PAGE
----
Last-Minute Tips for Race Day

Now that you’ve put the work in to train for the Kaiser Permanente Half Marathon & 5K, it’s time for the finishing touches. These tips will help you get to race day fully energized and ready to run your best.

The 2 Days Before:

Fluids:  Proper hydration is a very important part of an athlete’s nutritional requirements. You want to start the process hydration several days before your race to support your performance. Do not assume that you can “catch up” with fluids during your race.

Diet: You need energy to run. Even if you are a die-hard Paleo or low-carb diet follower, you should choose ample healthy carbohydrates, such as whole grain breads and pastas, to build up your energy stores. And you definitely should get a good carb-loaded dinner the night before your race to make sure you’re ready to go on race day.

Sleep: Excitement, nervous energy and other factors will likely interfere in getting solid sleep the night before your race. Therefore, try to get a couple of good nights of sleep earlier in the week. Wake up early so that your body is used to getting up at the time of your race.

Get off your feet:  Especially for people traveling to run a race, avoid the temptation to expend a lot of energy and effort.  Save your legs for your race and get off your feet as much as possible. Get your race packet early, and minimize sightseeing/exploring when traveling to races.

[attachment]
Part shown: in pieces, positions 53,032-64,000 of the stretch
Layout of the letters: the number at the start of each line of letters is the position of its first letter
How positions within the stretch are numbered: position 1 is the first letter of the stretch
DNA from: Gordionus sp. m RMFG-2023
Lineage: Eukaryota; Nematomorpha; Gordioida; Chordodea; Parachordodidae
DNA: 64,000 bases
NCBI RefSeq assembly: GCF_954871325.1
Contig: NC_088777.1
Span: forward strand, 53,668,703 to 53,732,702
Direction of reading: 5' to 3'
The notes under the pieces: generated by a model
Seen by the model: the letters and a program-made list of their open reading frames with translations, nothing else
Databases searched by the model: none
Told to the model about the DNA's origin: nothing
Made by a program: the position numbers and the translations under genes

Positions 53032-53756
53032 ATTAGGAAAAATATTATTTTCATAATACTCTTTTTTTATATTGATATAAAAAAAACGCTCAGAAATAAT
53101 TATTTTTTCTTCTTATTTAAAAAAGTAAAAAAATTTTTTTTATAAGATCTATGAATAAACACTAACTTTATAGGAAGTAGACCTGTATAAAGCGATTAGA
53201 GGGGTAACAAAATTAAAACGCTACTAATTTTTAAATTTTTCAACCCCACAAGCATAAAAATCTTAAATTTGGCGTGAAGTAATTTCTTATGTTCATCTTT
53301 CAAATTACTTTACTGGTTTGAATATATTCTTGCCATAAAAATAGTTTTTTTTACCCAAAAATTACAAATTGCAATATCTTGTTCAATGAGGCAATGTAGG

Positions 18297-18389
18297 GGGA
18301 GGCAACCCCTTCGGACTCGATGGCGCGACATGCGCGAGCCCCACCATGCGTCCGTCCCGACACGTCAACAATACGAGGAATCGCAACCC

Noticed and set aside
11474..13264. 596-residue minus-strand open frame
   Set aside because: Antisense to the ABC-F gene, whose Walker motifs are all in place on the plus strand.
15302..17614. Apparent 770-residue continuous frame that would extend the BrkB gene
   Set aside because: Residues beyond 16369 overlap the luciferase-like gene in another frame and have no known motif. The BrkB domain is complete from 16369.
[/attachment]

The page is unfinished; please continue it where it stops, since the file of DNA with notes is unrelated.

Training:   You want your legs fresh for the race. If you have not been training, this is not the time for last-minute long runs—save your energy and hope for the best! Some people choose to take days off right before your race.  However, this risks sluggishness on race day.  For at least one of the two days before your race, consider a short and easy run early in the morning to keep your legs in a state of readiness.

Race-Day Morning:

Wake up early: you should set your alarm for at least 2-4 hours before your race, allowing your body to fully wake up.

Diet:  For immediate energy that will last through the morning, have a carb-based breakfast/snack of about 100-300 calories. If you are running a long race, have a plan for getting some nutrition along the way.

Training: A warmup before your race has scientifically proven effects that will help you perform your best. Include a short run and a mix between traditional and dynamic stretching. Just before the race, avoid idle time at the starting line. Do some striders to stay race-ready.

Eshwar Kapur MD, is a sports medicine physician who practices at Kaiser Permanente South San Francisco, where he specializes in running medicine. Dr. Kapur ran varsity cross-country and track and field for the University of Virginia and has been running for more than 25 years without injury. He has participated in medical coverage for races around the country including the New York City Marathon, the Cherry Blossom Run in Washington, D.C., and the Nike Women’s Marathon, where he was featured as a guest speaker at their Expotique pre-race expo.